So Karl Malden came into my parent's home once a week, and because it was a cop show that took place in that big city close by, it was one of my favorite shows. And when there was some movie on with Karl Malden, I'd watch it. Now, he's gone.

Streets Of San Francisco:

The "Farrah" for today is great character actor Harve Presnell. He was in every movie you've ever seen as the crusty but clever old guy. I went to the evil IMDB to see if he was ever a guest star on STREETS OF SAN FRANCISCO, but he wasn't doing movies and TV back then. Presnell was a big Broadway musical star who "retired" to film & TV work. So while STREETS was on, he was still singing on stage in some big hit musical that my parents may have had the Original Cast Recording album of.

When he retired to TV and movies, he ended up being in all kinds of films, from FACE/OFF as Travolta's FBI Chief boss to LEGALLY BLONDE to SAVING PRIVATE RYAN to... well, just think back to any big movie that had a crusty but charming old guy and he was probably the actor playing that role. He was gruff but there was always a twinkle in his eyes. The movie you'd instantly remember him from is FARGO, as William Macy's father in law. Macy's whole plan revolves around kidnaping his own wife and getting the money from Presnell... only Presnell isn't some weak idiot like Macy's character - he's more like Eastwood in GRAN TORINO... he wants to kick some kidnaper ass.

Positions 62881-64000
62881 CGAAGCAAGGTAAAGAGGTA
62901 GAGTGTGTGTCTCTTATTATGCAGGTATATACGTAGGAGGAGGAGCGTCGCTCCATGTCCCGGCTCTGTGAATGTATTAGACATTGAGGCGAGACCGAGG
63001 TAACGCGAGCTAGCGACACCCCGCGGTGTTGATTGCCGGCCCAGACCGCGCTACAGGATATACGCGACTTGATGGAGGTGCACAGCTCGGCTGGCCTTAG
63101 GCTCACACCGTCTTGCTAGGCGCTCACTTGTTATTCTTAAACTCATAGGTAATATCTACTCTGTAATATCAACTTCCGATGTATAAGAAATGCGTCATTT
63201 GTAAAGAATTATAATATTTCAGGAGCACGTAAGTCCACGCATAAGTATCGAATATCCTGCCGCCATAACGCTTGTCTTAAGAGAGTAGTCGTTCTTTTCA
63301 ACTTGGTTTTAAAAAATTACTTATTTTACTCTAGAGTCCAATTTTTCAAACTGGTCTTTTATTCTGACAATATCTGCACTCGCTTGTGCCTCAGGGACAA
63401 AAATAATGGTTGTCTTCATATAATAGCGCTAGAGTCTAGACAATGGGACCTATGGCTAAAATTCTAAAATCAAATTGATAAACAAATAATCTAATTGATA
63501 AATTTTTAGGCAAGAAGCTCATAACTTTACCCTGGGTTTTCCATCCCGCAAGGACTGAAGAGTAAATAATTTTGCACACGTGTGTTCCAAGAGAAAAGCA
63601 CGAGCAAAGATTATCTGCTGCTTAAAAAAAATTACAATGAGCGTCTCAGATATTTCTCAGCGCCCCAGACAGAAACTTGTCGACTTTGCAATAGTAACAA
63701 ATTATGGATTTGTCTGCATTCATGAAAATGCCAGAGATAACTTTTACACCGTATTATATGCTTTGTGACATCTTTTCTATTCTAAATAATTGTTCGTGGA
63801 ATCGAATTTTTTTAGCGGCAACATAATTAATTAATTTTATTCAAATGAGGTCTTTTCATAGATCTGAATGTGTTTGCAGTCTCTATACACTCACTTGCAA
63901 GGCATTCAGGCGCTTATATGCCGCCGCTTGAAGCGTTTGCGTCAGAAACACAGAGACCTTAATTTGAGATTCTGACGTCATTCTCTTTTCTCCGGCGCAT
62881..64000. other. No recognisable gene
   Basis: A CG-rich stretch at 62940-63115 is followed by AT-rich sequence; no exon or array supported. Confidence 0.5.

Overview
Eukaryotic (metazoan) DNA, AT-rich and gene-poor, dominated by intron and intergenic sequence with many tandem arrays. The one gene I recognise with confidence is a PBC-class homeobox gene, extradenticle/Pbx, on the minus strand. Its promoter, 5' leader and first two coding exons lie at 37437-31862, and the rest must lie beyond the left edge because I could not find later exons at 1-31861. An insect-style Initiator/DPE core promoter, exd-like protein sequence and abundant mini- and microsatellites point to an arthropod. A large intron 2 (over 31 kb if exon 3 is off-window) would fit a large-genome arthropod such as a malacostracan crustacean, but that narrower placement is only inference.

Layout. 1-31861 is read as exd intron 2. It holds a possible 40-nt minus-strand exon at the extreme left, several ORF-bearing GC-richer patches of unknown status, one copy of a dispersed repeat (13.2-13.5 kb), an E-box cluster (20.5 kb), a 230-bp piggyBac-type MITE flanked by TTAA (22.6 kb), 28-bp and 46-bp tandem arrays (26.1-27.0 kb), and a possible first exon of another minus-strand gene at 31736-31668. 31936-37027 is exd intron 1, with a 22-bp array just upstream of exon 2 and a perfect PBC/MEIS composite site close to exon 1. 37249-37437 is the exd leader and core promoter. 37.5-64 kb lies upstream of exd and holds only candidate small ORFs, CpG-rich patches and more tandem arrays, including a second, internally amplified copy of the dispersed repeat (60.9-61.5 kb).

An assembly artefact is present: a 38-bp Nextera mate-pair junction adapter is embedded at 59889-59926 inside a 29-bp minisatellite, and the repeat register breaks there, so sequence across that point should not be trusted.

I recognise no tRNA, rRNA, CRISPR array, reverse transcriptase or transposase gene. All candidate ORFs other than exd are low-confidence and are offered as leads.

Both of these actors were big stars in their time, and could just steal the screen from any other actor in the scene. Both did all kinds of great chararcter work - not the star, but the actors who often end up doing the heavy lifting and real acting. And now, both are gone.

Classes On CD - Recession Sale!

- Bill


Yesterday’s Dinner: Dead Chicken at El Pollo Loco.

And I am very sorry to everyone in the UK for this...

7/2 - M4M2 - 19:05 - Steel Sharks - When a United States submarine is seized by terrorists, a rescue attempt by Elite Navy Seals goes awry. The submarine crew wages a silent war beneath the waves in this tense undersea thriller.

7/4 - M4M2 - 15:00 - Crash Dive - The crew of a nuclear submarine rescues supposed victims of a boat disaster, but the victims turn out to be terrorists intent on capturing nuclear weapons aboard the sub.

But it *is* Independence Day, so maybe it's part of that.

- Bill